After a 3-month absence, first cases of classical swine fever (CSF) have been confirmed on 2 farms in different regions of Japan.
At the end of December 2020, Japan recorded its first cases of classical swine fever (CSF) in domestic pigs for more than three months. Within days, a second outbreak was confirmed in another part of the country.
According to Nippon.com, the agriculture ministry reported that the CSF virus had been detected at a farm in Yamagata prefecture. This was the first outbreak among Japan’s domestic pig population since the end of September. Furthermore – affecting a farm in Tsuruoka — these were the first cases in the region of Tohuko.
Among the 1,327 pigs at the premises, a number were showing signs of fever, and 20 died, according to the official report to the World Organisation for Animal Health (OIE).
Three days later, CSF virus was found at a farm with 6,600 pigs in Mie prefecture. Here too, the agriculture ministry informed the OIE that 20 pigs had died. This outbreak — in the Iga city region — was the first in the prefecture since July 2019, according to Nippon.com.
The latest cases bring to 61 the number of Japanese farms where CSF outbreaks have occurred.
Developments in CSF control in Japan
When CSF is suspected at a farm, movement restrictions are imposed in the area within 10 kilometers of the outbreak. If no virus-positive results are found by surveillance in the 3-to-10-kilometer radius, these restrictions are lifted 17 days after stamping out and disinfection of the outbreak farm. For the area within 3 kilometers of the confirmed outbreak, restrictions are not lifted until 28 days of the same conditions.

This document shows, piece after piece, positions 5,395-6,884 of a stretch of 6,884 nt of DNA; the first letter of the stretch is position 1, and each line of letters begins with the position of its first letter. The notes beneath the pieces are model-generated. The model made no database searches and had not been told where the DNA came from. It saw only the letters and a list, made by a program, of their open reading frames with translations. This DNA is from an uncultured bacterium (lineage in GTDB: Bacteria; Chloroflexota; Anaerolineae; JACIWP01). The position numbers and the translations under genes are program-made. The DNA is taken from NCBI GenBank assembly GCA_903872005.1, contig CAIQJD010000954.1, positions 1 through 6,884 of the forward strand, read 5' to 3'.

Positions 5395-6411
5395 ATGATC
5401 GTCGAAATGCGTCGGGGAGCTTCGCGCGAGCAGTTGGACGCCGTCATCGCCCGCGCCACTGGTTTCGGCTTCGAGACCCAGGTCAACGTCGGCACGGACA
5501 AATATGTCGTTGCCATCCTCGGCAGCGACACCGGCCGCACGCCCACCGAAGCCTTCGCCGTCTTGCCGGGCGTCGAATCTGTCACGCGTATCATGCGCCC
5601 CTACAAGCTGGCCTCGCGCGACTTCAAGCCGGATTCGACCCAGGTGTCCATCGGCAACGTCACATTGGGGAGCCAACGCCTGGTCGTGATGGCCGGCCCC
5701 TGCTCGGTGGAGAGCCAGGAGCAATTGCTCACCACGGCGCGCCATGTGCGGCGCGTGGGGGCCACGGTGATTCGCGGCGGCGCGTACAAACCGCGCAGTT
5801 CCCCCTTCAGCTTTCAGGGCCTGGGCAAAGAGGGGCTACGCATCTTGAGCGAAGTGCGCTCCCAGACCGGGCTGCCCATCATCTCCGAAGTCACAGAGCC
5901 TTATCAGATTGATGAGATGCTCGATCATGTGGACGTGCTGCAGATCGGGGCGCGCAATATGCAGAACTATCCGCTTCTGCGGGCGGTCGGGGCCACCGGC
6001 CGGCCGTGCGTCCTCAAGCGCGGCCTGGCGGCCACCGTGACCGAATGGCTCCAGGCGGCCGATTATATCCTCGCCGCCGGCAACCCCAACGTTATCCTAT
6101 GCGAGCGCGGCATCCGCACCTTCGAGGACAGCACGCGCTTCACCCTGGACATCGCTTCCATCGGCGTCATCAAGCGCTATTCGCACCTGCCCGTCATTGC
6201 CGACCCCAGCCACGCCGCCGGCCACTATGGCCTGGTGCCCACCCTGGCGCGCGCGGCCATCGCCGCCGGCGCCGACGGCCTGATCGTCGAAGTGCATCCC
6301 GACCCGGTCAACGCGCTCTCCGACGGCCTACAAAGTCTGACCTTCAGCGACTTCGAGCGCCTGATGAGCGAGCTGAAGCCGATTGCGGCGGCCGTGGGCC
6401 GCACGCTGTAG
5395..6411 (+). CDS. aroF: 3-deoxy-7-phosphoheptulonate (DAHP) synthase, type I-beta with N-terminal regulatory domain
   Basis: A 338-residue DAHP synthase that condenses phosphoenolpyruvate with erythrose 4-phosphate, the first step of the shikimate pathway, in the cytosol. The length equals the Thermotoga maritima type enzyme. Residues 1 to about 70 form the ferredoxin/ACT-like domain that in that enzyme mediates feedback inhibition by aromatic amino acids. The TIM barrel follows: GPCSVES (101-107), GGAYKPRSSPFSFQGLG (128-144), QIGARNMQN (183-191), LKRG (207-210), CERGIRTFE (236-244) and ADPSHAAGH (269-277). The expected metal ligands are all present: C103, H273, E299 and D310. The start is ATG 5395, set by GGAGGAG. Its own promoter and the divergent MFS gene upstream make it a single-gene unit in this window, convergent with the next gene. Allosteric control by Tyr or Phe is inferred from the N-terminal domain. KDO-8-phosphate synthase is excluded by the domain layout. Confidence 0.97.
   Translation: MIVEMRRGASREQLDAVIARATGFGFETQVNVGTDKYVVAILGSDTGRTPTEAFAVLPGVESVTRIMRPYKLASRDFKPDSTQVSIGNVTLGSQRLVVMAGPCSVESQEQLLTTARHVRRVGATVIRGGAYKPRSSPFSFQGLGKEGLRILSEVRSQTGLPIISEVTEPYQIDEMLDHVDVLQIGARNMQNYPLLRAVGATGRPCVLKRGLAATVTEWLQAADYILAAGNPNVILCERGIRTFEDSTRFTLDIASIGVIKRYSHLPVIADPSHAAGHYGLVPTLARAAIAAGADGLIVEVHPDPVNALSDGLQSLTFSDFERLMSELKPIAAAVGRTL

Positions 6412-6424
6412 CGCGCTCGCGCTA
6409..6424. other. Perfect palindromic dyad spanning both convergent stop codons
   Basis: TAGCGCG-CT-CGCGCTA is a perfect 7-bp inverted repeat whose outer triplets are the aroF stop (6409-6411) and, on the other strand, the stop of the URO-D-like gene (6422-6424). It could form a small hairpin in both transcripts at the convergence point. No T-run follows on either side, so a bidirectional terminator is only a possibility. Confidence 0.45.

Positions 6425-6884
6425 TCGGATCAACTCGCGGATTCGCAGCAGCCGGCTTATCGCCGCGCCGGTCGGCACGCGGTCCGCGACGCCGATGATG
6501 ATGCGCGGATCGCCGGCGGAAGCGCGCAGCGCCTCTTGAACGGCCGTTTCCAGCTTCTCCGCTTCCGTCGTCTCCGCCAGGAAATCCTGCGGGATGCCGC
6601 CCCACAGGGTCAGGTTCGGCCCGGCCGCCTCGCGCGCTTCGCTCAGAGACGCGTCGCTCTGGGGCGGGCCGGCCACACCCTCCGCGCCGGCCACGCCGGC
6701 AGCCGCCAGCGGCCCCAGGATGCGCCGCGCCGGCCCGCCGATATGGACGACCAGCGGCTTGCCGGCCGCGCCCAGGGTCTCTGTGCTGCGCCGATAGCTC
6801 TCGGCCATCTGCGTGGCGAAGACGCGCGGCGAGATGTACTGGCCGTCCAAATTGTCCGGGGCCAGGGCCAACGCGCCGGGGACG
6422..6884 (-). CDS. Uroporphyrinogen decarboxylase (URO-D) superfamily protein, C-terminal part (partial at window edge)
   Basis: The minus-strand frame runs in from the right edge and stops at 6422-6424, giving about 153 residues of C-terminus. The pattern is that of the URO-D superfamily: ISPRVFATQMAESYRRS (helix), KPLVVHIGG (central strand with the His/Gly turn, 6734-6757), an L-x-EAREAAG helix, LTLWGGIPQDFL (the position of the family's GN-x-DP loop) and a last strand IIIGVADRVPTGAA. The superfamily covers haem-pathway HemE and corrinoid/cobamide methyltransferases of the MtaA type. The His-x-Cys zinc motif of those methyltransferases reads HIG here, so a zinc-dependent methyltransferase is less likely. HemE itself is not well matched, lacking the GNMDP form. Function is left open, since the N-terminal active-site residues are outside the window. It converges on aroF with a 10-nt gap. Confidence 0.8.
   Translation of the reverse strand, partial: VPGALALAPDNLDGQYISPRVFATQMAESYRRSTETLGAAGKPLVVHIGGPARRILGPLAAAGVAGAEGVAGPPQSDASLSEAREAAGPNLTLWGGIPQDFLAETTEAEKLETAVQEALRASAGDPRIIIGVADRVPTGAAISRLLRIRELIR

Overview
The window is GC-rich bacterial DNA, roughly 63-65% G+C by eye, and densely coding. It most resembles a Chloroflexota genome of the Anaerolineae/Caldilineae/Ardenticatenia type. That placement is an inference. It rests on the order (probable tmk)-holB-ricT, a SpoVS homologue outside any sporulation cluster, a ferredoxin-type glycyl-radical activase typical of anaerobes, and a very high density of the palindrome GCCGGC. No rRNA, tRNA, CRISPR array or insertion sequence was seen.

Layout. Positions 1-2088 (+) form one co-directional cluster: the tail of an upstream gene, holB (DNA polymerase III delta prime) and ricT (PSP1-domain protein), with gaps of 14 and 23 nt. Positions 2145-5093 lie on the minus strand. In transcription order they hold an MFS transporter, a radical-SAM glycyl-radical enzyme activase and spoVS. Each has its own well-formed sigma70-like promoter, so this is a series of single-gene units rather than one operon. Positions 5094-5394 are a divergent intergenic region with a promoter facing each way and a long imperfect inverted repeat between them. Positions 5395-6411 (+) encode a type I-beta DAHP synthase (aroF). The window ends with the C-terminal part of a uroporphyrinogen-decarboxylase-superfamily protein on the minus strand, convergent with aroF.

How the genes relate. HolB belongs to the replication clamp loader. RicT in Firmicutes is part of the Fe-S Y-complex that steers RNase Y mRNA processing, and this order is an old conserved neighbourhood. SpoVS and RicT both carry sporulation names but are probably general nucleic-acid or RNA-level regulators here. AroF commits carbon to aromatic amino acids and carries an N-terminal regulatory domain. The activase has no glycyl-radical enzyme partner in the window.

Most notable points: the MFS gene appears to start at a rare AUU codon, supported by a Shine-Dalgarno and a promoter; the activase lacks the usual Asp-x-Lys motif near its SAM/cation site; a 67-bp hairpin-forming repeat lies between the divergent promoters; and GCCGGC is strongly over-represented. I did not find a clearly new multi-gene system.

After the latest outbreaks, tests on the genetic makeup of CSF viruses by the National Institute for Animal Health in Japan revealed the virus isolated from both farms was a wild type. This indicates that the animals were infected in some way from the environment.
According to the OIE report, Japan amended national livestock disease control guidelines in October 2019 to allow vaccination of domestic pigs against CSF in selected prefectures. Among these 27 regions were Mie and Yamagata. Akire prefecture has now been added to this list.
As well as domestic pigs, CSF has spread widely across the main island of Honshu among the wild boar population. Most recently, the Japanese agriculture ministry reported to the OIE 72 confirmed CSF cases in wild boar. Found in 16 different prefectures, the infected animals were found during the last week of November 2020.
In early 2019, a program to vaccinate wild boar against CSF was rolled out.
2018: CSF returned to Japan
First cases of CSF were identified in Japan in September 2018. Of the 610 pigs at a farm in the central prefecture of Gifu, 29 animals died. As the symptoms are similar, African swine fever was initially suspected. However, subsequent investigations identified the infection as CSF. Source of the original infection remains unknown. Japan had been free of this disease since 1992.
In September 2020, Japan lost its status as free of CSF from the OIE. This change followed a two-year suspension of status by the OIE, during which the disease was not brought under control. To regain its previous disease-free status, vaccination must cease, followed by a period of 12 months without any CSF cases.
Some of Japan’s previous export markets banned imports after CSF was first detected. This trade is unlikely to return until the country’s CSF-free status is restored.
CSF is a highly contagious disease, affecting only members of the pig family, according to the OIE. Depending on the viral strain, it causes varying levels of morbidity and mortality. The disease is endemic in much of Asia, Central and South America, and some Caribbean countries. While the symptoms are similar to African swine fever, CSF is caused by an unrelated virus. Neither infection affects people.